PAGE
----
Our inner Fight: Mind Divided

27 Dec 2016 by gebhard, No Comments »

Duke Guillaume (SirGuillaume.com) authored a book “Here Comes the Reign” that serves a light hearted tale of his adventures as the King of Caid. In his book, he makes a joke that he was never any good at adapting to his opponent, so he needed to travel the kingdom to fight everyone in order to learn what everyone does, so he could beat them.

I actually like this explanation. It touches on the core principle of how we learn as humans (as well as the need to get out of your local area and fight everyone throughout the kingdom). The human mind is an amazing thing. It comes with an innate desire to learn and adapt, and it’s exceptional at it.

How did you learn your very first skills? For example, how did you know how to move your limbs, grab a cup, crawl, walk or talk? It was done by observing others, then experimenting yourself until you got it right.
You didn’t need to attend a class on “How to close your hand” or “How to make a sound come out of your larynx”. You figured it out.

Did you need a coach to follow you around and say “You’ve got it, now move the left foot a little more… little more to the left, good. Now the right… little more…little more.” Of course not. Yet, we got this walking thing figured out.

You learned everything early in life by seeing someone do it and/or personal experimentation.

How do we tap into this rudimentary form of learning? This is where, as adults, things start to get complex.

Our minds in two parts

Our minds, at least for the scope of these articles, are broken into two parts: higher logical function and lower muscle control.

Your higher logical mind is a great to have. It wants to analyze, pattern match, explore, justify and rationalize all the things that happen.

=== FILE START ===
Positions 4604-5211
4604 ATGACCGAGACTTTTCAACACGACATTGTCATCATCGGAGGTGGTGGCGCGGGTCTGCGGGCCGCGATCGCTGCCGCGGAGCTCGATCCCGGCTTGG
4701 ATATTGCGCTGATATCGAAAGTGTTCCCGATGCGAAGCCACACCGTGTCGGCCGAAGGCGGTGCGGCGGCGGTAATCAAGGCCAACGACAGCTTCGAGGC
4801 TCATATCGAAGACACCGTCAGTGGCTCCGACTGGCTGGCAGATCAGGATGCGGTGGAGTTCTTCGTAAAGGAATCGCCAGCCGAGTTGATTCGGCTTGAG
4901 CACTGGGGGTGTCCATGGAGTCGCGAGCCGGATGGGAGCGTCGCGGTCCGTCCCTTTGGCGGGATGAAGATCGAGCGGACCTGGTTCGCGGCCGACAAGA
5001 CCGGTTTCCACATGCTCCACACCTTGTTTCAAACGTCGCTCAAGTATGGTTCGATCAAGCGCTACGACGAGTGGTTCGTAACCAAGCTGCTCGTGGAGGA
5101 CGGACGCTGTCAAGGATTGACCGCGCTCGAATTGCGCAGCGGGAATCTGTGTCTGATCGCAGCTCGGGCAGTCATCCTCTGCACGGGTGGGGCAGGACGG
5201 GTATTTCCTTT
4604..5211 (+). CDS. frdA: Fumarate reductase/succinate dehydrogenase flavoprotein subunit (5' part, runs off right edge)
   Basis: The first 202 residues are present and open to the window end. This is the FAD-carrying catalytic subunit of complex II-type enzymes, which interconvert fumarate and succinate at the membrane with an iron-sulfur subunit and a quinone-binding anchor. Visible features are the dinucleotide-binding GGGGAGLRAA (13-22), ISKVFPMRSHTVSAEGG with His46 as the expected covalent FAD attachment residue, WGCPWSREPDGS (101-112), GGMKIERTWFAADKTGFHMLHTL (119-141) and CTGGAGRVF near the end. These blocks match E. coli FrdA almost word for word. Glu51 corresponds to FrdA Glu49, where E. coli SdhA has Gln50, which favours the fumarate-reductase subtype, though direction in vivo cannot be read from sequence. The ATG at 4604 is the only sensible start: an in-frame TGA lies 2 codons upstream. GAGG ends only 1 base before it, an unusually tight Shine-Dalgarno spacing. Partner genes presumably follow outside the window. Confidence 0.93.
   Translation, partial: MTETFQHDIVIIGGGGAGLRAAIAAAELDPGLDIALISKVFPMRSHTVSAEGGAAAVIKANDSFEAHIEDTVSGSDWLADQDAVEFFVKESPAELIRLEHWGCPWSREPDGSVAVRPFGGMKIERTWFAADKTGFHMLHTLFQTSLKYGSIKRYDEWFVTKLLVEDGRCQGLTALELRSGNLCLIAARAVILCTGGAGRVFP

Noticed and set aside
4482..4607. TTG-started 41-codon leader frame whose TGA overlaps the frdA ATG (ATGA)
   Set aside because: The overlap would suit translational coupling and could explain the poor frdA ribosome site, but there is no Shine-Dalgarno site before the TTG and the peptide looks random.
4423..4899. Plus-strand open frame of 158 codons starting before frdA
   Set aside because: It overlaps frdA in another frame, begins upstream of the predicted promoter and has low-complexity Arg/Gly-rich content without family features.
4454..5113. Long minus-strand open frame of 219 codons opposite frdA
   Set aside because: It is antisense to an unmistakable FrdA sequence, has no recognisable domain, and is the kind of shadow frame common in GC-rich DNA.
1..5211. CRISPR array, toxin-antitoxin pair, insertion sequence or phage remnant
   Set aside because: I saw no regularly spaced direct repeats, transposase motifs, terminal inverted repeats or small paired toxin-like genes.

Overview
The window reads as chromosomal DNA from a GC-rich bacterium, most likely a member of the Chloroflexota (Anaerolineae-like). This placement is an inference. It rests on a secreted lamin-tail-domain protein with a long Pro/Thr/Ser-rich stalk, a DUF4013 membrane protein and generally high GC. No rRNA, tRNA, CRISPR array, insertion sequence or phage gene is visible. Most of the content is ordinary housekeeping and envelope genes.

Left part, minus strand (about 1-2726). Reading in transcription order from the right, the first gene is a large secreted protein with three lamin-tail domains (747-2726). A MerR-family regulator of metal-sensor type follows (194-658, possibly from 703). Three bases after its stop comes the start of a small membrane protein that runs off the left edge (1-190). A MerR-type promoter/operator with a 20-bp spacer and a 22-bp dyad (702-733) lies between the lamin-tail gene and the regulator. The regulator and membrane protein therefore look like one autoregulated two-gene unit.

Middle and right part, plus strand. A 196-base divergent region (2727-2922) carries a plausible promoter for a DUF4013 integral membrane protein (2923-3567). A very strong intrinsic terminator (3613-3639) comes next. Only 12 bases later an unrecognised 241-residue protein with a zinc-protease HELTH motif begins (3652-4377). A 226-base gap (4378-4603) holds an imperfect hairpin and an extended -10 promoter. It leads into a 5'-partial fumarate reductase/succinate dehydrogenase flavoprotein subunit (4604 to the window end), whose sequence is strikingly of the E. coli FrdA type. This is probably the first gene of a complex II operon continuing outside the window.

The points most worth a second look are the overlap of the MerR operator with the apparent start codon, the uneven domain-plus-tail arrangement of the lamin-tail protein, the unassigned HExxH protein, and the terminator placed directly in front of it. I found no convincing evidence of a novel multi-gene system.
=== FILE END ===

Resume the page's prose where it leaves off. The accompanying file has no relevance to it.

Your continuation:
Your muscle control wants to do things like take your hand away from that really hot pan or duck when something is coming at your head.

The problem is that these two parts are often at odds with each other, and have role overlap. You can control your limbs but it’s slower.

An example of how this works, let’s say you really want to beat your friend and you don’t mind doing something completely underhanded to throw off their game at fight practice. Spar a couple times, then say something like “Hey Bob, you’re doing great today! What is it you’re doing differently?”

Bob’s game will now tank. He’s busying thinking about what he’s doing, using his higher logical mind, instead of doing what he has been doing naturally.

I’m sure each of us has felt this way when some misguided advice giver interrupted your fight to tell you make some change to what you were doing.


“When there is an opportunity, “I” do not hit, “It” hits all by itself.” – bruce lee.

This quote is one I heard early on in the SCA. I didn’t buy into it at the time. I like to think. I do it all the time, often about 2-8 different things at once. I’ve always considered this to be an advantage. However, one thing I liked about fighting, was that it caused me to focus. It was abnormal to think about only one thing.

As much fun is it to think that thinking all the time is an advantage, I learned it really isn’t.

For the first several years, and even once in a while now, I’ll pause in a fight in order to process new information. My logical center is overloaded, and it takes a moment to process what is going on. In a fight, this looks like I’m literally frozen for a second (or less), but pausing in a fight has a bad and predictable outcome.

Fighting is extremely complex. Not only do you need to know where all of your limbs are, but also your opponent’s limbs, the trajectory of their weapon and so on… in short, it takes a lot of work mentally for your logical brain to keep up with it all.

Over time, this problem fades away and motions become muscle memory. The muscle control center can take over most functions of the fight: blocking, swinging, stepping and so on. I’m sure everyone one of us, at some point, has been surprised when a shot was coming in and our body just blocked it out of reflex. I remember the night it first happened. I was so shocked to discover I didn’t need to think about something in order to get it to happen. (I had minimal sports experience before the SCA.)

How do we build up our automated responses (lower muscle control) and what is the place of the higher logic function in our fight? I’ll dig more into this in the next entry.

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